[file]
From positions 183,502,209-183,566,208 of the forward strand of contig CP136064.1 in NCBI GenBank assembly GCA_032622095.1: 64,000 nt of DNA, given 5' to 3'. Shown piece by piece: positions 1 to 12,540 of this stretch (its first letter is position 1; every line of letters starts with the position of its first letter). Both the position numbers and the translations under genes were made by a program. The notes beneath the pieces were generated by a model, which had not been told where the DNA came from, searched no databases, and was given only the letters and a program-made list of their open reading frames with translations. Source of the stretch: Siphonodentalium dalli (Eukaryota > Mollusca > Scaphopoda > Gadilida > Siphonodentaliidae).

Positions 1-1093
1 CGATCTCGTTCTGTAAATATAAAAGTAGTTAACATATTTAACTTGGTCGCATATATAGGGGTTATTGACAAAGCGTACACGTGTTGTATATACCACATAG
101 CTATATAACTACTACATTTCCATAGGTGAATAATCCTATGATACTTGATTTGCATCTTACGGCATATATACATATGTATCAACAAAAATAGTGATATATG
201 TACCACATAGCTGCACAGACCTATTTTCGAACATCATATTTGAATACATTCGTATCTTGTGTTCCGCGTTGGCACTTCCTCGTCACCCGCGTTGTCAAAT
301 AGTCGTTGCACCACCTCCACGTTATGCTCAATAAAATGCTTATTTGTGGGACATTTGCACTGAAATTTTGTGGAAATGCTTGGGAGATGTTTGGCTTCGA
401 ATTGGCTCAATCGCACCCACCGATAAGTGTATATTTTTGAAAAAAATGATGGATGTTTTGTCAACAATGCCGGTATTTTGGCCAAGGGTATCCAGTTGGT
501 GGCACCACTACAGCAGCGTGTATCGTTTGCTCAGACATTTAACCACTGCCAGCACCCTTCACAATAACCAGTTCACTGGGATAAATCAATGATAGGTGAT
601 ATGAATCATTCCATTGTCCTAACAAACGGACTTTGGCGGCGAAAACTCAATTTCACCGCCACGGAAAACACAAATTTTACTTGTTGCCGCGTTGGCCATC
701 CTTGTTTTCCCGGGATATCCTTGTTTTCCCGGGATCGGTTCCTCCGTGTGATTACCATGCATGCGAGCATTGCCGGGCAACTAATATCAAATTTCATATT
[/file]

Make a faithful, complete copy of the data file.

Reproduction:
From positions 183,502,209-183,566,208 of the forward strand of contig CP136064.1 in NCBI GenBank assembly GCA_032622095.1: 64,000 nt of DNA, given 5' to 3'. Shown piece by piece: positions 1 to 12,540 of this stretch (its first letter is position 1; every line of letters starts with the position of its first letter). Both the position numbers and the translations under genes were made by a program. The notes beneath the pieces were generated by a model, which had not been told where the DNA came from, searched no databases, and was given only the letters and a program-made list of their open reading frames with translations. Source of the stretch: Siphonodentalium dalli (Eukaryota > Mollusca > Scaphopoda > Gadilida > Siphonodentaliidae).

Positions 1-1093
1 CGATCTCGTTCTGTAAATATAAAAGTAGTTAACATATTTAACTTGGTCGCATATATAGGGGTTATTGACAAAGCGTACACGTGTTGTATATACCACATAG
101 CTATATAACTACTACATTTCCATAGGTGAATAATCCTATGATACTTGATTTGCATCTTACGGCATATATACATATGTATCAACAAAAATAGTGATATATG
201 TACCACATAGCTGCACAGACCTATTTTCGAACATCATATTTGAATACATTCGTATCTTGTGTTCCGCGTTGGCACTTCCTCGTCACCCGCGTTGTCAAAT
301 AGTCGTTGCACCACCTCCACGTTATGCTCAATAAAATGCTTATTTGTGGGACATTTGCACTGAAATTTTGTGGAAATGCTTGGGAGATGTTTGGCTTCGA
401 ATTGGCTCAATCGCACCCACCGATAAGTGTATATTTTTGAAAAAAATGATGGATGTTTTGTCAACAATGCCGGTATTTTGGCCAAGGGTATCCAGTTGGT
501 GGCACCACTACAGCAGCGTGTATCGTTTGCTCAGACATTTAACCACTGCCAGCACCCTTCACAATAACCAGTTCACTGGGATAAATCAATGATAGGTGAT
601 ATGAATCATTCCATTGTCCTAACAAACGGACTTTGGCGGCGAAAACTCAATTTCACCGCCACGGAAAACACAAATTTTACTTGTTGCCGCGTTGGCCATC
701 CTTGTTTTCCCGGGATATCCTTGTTTTCCCGGGATCGGTTCCTCCGTGTGATTACCATGCATGCGAGCATTGCCGGGCAACTAATATCAAATTTCATATT